Skip to comments.Drive 55, Try to Stay Alive (students film the results of going the speed limit)
Posted on 03/02/2006 7:29:00 PM PST by Turbopilot
They knew it was dangerous.
"We could have really been hurt," said one of the Atlanta college students after their experiment.
It won't win an Oscar, but 'A Meditation on the Speed Limit,' a short film that was the brainchild of college student Andy Medlin, is quite a hit.
Some strange scenes, including a car passing in the emergency lane, were the product of Georgia State students simply following the speed limit.
"I was pretty sure that I was doing something stupid," said another.
That may be true. But, young and brash, they had a plan.
They wanted to go the speed limit on I-285.
In four cars, on all four lanes, the students from Georgia State University and other local colleges paced the entire midmorning flow of Perimeter traffic behind them at 55 mph for half an hour. They call it "an act of civil obedience."
"I get a lot of tickets," said Andy Medlin, 20, the Georgia State student who came up with the idea. "The best way to expose the flaws in the system is by following it."
Thankfully, they survived unharmed, though much maligned. The eight students captured it all on video for a student film competition, and the five-minute piece has fired up the country this week on blogs, talk radio, and national news broadcasts.
"NPR was the first biter," said Jordan Streiff, 21, the group's experienced filmmaker and an Asian Studies major at Georgia State. "Initially, we were going to be on ABC's cable network and Web site, but overnight the traffic to the video spiked so they put it on World News Tonight."
The film, "A Meditation on the Speed Limit," was intended as a drama, but won best comedy for Georgia last month at the Campus MovieFest, a traveling movie competition. It will compete against other states' winners for a national title later this spring, said David Roemer, one of the film festival's founders.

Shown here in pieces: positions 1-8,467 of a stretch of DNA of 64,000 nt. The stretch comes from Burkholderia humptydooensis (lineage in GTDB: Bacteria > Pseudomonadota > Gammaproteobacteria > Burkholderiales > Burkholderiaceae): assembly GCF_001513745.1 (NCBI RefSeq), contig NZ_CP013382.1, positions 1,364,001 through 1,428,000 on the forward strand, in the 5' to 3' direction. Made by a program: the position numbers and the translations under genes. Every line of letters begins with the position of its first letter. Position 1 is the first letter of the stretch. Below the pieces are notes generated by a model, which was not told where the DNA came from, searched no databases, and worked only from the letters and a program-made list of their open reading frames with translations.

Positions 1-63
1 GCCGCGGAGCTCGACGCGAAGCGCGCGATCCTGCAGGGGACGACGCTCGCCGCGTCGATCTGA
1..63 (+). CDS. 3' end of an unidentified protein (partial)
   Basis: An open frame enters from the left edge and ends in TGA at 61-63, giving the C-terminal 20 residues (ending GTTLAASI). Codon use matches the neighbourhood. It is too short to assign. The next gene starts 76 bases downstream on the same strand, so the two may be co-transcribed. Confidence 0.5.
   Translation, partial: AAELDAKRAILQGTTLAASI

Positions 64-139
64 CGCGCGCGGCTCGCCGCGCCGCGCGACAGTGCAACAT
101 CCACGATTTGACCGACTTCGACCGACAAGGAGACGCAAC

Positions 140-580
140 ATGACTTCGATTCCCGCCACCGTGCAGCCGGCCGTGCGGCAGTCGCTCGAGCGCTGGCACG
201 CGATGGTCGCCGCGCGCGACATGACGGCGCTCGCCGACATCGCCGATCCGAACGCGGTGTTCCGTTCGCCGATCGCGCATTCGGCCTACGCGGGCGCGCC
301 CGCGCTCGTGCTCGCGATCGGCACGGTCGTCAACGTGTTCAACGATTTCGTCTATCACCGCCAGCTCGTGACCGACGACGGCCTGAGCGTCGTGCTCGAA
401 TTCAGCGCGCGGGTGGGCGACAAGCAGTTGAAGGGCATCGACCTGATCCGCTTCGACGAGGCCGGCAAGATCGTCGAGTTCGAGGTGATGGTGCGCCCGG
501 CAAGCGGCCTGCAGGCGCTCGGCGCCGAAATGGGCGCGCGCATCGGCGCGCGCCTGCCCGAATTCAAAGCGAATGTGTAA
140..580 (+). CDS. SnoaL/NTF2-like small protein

In the meantime, driven by blog attention to the video that Streiff posted on Google, a national discussion has bloomed about what is legal and what is right. One of the filmmakers, Georgia State student Amanda Hunter, was interviewed about it on Neal Boortz's radio show on WSB.
"It's just so overwhelming," Hunter said Thursday, after leaving a midterm exam on Sufism and Islamic mysticism. "Jordan's calling me today like, 'Do you have time for CBS?' I called him back and he said, 'Don't worry about that now, just take your test.'"
David Spear, a spokesman for the state Department of Transportation, said if the students weren't blocking emergency vehicles and were going the speed limit, "they didn't do a thing wrong." Spear added that the speed limit was lowered to 55 because it saves lives. "In Atlanta, the actual effect of it is we expect the people going 75 to move over so the people going 95 can have the right of way," he said.
There was little doubt what the students' companions on the road thought that sunny Friday in January. The video shows drivers' steadily mounting hostility to the blockade. Cars honk. They drive onto the shoulder to speed around the students. Obscene gestures are made. The money shot, however, was captured beautifully by Hunter, who stood with her camera on the Church Street bridge over I-285 to watch the approaching traffic.
What she saw was ... nothing. An empty highway, with one or two stray cars. And then, like the hordes on the horizon, over the rise come the students backed by a phalanx of cars, cars, cars. The film plays it for all it's worth, bouncing the image back and forth to the funky beat of the Guru Fish song "Plush."
"It was so fantastic," said Hunter. "I just started jumping up and down and going crazy. There's beeping horns and craziness."
Then it passed, Hunter said, and a woman driving on the bridge stopped and asked, "What was the point of all that?"
Hunter explained the project. It was to make people think, she said.
The woman amicably rolled her eyes, Hunter recalled. "It was kind of like, 'Oh, you kids and your statements.'"
It has nothing to do with the speed limit. It's unsafe and disruptive driving if you're intentionally getting in the way of others who are having to brake and/or take evasive maneuvers to avoid you.